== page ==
Jillian Lopes knew she wanted to research the Holocaust for this year’s History Day competition, but the subject was far too broad. So she whittled it down until she was focused on Irena Sendler, a non-Jewish Polish woman who worked to save children during the Holocaust and whose life later became the subject of a play called “Life in a Jar.”
MSSU panel prepares presidential job advertisement for publication
The advertisement for the president’s job at Missouri Southern State University could be published as early as next week, the university’s search committee was told Friday. The ad will run in the Chronicle of Higher Education, a print and online publication for higher education professionals, for 60 days, said Darren Fullerton, vice president of student affairs and enrollment management, and a member of the committee.
Hundreds of Four-State Area students turn out to mark 40th PSU Jazz Festival
What began as an event with 13 high school bands has grown into what organizers believe to be the biggest event of its kind in the Midwest, drawing not just students, but internationally known professional musicians. On Friday, 66 area high school bands participated in the 40th Annual Pittsburg State University Jazz Festival, which celebrates a style of music considered to be the only original American art form.
Kansas high court: School funding unconstitutional
In a highly anticipated ruling Friday, the Kansas Supreme Court said the state’s current public school funding levels are unconstitutional and sent the case back to lower court for more review. In the 110-page decision, the court said Kansas’ poor school districts were harmed when the state made the decision to cut certain payments when tax revenues declined during the Great Recession.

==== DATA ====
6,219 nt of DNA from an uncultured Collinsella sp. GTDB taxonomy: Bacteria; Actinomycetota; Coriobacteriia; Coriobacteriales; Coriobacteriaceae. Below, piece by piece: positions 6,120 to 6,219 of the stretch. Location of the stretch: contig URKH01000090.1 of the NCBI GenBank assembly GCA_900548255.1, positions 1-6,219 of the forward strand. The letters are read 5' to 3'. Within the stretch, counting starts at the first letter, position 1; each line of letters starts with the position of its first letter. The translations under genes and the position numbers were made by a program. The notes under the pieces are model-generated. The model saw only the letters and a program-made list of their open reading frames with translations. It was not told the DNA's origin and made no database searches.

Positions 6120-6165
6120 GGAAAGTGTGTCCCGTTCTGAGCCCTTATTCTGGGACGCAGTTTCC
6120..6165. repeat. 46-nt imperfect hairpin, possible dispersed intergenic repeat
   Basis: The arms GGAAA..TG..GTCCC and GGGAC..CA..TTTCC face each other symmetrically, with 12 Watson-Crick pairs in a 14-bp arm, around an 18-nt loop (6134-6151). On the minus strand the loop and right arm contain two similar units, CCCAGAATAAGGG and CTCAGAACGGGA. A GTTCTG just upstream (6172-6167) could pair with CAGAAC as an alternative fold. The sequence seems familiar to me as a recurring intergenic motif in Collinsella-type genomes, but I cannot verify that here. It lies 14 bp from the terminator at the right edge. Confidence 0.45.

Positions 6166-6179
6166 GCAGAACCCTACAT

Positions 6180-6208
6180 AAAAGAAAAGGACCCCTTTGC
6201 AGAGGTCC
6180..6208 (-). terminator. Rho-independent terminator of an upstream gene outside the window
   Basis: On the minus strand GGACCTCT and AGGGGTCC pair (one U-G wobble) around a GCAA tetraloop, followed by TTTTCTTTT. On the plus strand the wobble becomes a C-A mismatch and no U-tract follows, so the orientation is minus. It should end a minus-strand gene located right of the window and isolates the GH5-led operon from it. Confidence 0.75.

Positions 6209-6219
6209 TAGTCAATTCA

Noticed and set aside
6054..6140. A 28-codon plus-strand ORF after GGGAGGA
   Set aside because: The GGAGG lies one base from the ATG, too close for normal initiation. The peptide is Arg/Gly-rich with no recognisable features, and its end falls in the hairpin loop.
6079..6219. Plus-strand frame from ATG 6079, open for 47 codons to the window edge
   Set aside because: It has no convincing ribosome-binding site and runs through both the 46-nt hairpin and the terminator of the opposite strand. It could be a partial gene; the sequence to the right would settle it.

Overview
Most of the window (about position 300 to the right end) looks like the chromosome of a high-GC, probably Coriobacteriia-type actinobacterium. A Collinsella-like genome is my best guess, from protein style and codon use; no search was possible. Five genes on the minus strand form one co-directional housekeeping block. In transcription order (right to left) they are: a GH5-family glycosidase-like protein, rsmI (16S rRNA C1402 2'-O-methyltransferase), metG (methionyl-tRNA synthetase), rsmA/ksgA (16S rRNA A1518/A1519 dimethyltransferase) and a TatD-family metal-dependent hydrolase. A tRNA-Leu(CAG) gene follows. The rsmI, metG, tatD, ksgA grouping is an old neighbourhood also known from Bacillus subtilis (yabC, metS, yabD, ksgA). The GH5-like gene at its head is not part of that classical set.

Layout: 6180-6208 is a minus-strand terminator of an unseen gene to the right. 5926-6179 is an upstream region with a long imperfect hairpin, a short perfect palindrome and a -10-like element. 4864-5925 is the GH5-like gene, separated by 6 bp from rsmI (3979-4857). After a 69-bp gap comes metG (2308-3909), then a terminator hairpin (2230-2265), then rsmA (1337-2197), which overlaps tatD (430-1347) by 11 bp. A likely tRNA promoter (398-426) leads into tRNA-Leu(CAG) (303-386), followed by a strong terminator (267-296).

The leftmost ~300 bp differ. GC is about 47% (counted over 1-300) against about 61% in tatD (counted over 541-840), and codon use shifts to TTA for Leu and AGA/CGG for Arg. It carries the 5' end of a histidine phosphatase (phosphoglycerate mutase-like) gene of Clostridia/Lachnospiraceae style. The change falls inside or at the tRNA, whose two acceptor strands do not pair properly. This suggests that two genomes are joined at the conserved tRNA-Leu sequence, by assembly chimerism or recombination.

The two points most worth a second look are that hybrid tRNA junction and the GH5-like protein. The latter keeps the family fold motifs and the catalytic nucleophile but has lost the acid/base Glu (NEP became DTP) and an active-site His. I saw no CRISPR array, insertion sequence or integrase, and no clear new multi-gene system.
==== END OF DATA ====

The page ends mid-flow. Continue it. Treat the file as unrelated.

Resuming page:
3 To Get Ready
Three things coming your way in Saturday’s Joplin Globe.
Set clocks ahead for daylight saving time
A sure sign that spring is on the horizon: It’s time to set the clocks forward for daylight saving time.
MSSU student to attend posthumous awarding of honor for grandfather
As Missouri Southern State University student Savannah Schwab, unable to sleep, gazed out the window at a moonlit night from her bedroom in Fort Scott, Kan., her thoughts turned to her late grandfather. She had listened to an hour or so of the World War II veteran’s audio recordings that recounted his experiences as a member of the Army’s 3rd Infantry Division, 15th Infantry Regiment.
Last defendant sentenced in Pittsburg slaying
Nathan Whitney expressed remorse Thursday when he became the last of four young Joplin men assessed prison terms for the murder of Ryan Bailey two years ago in Pittsburg. The 29-year-old defendant listened to Bailey’s wife and adoptive mother render emotional victim-impact statements at his sentencing hearing in Crawford County District Court before standing up and responding to their loss.
Missouri House advances 72-hour waiting period on abortions in state
The Missouri House on Wednesday moved forward with a bill that requires a 72-hour waiting period before a woman can get an abortion in the state. Similar legislation was held up in the Senate that night. On Thursday, Senate Majority Floor Leader Ron Richard, R-Joplin, said the near certainty of a continued Democratic filibuster on the issue could prompt him to turn to a rarely used procedural maneuver that would cut off debate and allow Republicans to force a vote on the bill.
St. Mary’s students get taste of opera from Tulsa troupe
With its comedy, coyotes-vs.-rabbits storyline and brightly colored costuming, an operatic performance didn’t seem like opera at all to 11-year-old Jack Goodrich.
Instead, it actually reminded him of the antics of Bugs Bunny and Elmer Fudd, or of Wile E. Coyote and the Roadrunner. “I thought it was cool and interesting,” said Jack, a fifth-grader at St. Mary’s Elementary School in Joplin. “It had kind of a Looney Tunes feel to it.”
- More Top Stories Headlines
- Students show off projects at regional History Day contest